The majority of postmenopausal breast cancer (PMBC) survivors do not adhere to lifestyle recommendations and have excess body weight. In this group, this is associated with poorer health-related quality of life and an increased risk of type II diabetes mellitus, cardiovascular disease, second primary cancers, cancer recurrences, and mortality. Gaining and maintaining a healthy lifestyle and body composition is therefore important. It is unknown when and how sustained adherence to these recommendations can be promoted optimally in PMBC survivors. Therefore, the OPTIMUM study aims to identify the optimal timing and method for promoting sustained adherence to lifestyle and body weight recommendations in PMBC survivors.
The OPTIMUM study aims to gain scientific knowledge on when and how to promote sustained adherence to lifestyle and body weight recommendations among PBMC survivors. This knowledge can be incorporated into guidelines for tailored promotion in clinical practice to improve health outcomes.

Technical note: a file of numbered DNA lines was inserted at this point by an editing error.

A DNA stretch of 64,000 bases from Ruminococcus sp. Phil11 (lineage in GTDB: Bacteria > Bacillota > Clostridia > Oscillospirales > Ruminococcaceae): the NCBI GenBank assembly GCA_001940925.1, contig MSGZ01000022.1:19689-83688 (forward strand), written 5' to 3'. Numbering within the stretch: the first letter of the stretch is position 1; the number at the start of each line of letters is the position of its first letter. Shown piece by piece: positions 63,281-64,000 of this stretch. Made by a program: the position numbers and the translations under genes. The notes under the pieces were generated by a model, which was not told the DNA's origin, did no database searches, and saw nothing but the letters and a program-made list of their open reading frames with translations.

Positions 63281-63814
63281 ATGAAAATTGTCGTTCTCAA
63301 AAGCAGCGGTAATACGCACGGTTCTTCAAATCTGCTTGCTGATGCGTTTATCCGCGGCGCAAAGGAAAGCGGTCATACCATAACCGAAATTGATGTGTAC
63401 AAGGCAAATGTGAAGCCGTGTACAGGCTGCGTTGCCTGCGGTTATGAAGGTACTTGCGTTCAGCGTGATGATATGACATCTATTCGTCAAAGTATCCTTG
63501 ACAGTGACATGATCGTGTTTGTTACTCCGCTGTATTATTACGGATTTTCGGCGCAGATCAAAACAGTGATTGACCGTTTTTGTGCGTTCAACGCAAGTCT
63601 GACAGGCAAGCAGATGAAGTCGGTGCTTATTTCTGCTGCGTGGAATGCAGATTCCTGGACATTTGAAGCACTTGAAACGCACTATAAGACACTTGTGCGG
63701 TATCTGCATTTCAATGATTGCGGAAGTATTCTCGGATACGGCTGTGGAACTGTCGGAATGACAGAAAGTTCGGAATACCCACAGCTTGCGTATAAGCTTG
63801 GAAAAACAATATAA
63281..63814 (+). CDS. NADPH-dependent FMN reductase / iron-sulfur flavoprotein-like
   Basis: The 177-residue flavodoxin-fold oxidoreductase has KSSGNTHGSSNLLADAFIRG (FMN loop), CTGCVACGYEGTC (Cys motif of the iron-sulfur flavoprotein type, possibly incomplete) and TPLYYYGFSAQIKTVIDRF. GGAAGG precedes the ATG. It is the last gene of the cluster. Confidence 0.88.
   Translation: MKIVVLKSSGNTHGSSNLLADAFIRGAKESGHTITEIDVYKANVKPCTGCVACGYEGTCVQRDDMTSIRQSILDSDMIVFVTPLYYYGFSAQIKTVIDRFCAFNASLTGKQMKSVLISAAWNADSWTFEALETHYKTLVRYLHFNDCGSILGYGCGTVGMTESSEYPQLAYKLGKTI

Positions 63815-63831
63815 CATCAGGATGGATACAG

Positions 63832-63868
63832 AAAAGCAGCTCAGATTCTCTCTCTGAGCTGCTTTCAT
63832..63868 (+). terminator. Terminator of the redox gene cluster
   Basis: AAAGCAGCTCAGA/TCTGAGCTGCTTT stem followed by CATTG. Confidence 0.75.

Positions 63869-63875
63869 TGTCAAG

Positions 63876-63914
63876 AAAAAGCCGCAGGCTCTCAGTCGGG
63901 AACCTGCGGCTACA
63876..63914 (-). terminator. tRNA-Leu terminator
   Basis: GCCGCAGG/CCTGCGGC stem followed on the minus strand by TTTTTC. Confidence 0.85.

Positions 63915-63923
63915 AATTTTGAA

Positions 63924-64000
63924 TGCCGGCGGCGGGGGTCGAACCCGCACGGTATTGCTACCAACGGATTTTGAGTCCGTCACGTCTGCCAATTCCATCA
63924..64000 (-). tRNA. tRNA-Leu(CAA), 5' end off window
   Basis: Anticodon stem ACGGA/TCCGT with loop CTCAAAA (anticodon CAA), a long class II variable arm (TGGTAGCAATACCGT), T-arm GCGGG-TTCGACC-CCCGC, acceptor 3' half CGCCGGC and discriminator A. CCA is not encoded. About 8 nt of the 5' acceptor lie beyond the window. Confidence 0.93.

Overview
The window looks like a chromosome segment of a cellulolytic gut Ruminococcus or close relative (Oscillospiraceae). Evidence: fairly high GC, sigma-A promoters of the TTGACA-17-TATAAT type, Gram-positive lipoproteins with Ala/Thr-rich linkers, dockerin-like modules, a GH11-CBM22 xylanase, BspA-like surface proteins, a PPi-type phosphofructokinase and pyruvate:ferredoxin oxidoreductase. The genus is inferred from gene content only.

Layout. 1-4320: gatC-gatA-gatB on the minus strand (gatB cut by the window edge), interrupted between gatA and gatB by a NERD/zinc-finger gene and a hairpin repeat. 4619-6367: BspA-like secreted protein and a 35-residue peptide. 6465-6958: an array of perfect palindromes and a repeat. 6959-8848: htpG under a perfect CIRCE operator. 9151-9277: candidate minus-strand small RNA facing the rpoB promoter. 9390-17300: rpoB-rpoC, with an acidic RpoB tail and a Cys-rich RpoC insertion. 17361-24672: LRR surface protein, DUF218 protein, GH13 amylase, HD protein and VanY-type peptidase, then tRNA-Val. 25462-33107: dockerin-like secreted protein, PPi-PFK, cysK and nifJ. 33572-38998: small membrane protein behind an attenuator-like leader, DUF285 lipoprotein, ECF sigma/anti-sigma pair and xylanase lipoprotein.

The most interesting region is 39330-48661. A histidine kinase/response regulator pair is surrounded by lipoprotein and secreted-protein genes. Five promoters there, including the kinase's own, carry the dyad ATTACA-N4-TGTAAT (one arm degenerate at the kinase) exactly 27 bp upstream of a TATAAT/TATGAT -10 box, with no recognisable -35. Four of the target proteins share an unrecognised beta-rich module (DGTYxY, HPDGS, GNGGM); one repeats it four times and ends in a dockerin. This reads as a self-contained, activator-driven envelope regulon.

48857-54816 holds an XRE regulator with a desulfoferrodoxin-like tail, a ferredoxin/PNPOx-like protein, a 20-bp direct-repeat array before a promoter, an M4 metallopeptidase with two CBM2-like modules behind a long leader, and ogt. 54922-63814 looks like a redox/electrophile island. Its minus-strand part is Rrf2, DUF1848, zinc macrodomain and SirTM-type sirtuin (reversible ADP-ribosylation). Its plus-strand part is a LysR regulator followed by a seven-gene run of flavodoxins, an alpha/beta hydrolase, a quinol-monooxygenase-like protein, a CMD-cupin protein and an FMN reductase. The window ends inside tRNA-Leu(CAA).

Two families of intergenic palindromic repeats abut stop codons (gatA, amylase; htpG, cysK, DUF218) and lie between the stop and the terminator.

The OPTIMUM-study has a mixed-methods design. To assess optimal timing, a longitudinal observational study will be conducted among approximately 1000 PMBC survivors. The primary outcomes are adherence to lifestyle and body weight recommendations, readiness for change, and need for support. Questionnaires will be administered at 4-6 months after cancer diagnosis (wave 1: during treatment and retrospectively before diagnosis), 1 year after diagnosis (wave 2: after completion of initial treatment), and 1.5 years after diagnosis (wave 3: during follow-up). Wave 2 and 3 include blood sampling, and either wearing an accelerometer for 7 days or completing a 3-day online food diary (randomly assigned at hospital level). To assess the optimal method, behavioural determinants of the primary outcomes will be matched with Behavior Change Techniques using the Behaviour Change Technique Taxonomy. Qualitative research methods will be used to explore perceptions, needs and preferences of PMBC survivors (semi-structured interviews, focus groups) and health care providers (Delphi study). Topics include perceptions on optimal timing to promote adherence; facilitators and motivators of, and barriers towards (sustained) adherence to recommendations; and acceptability of the selected methods.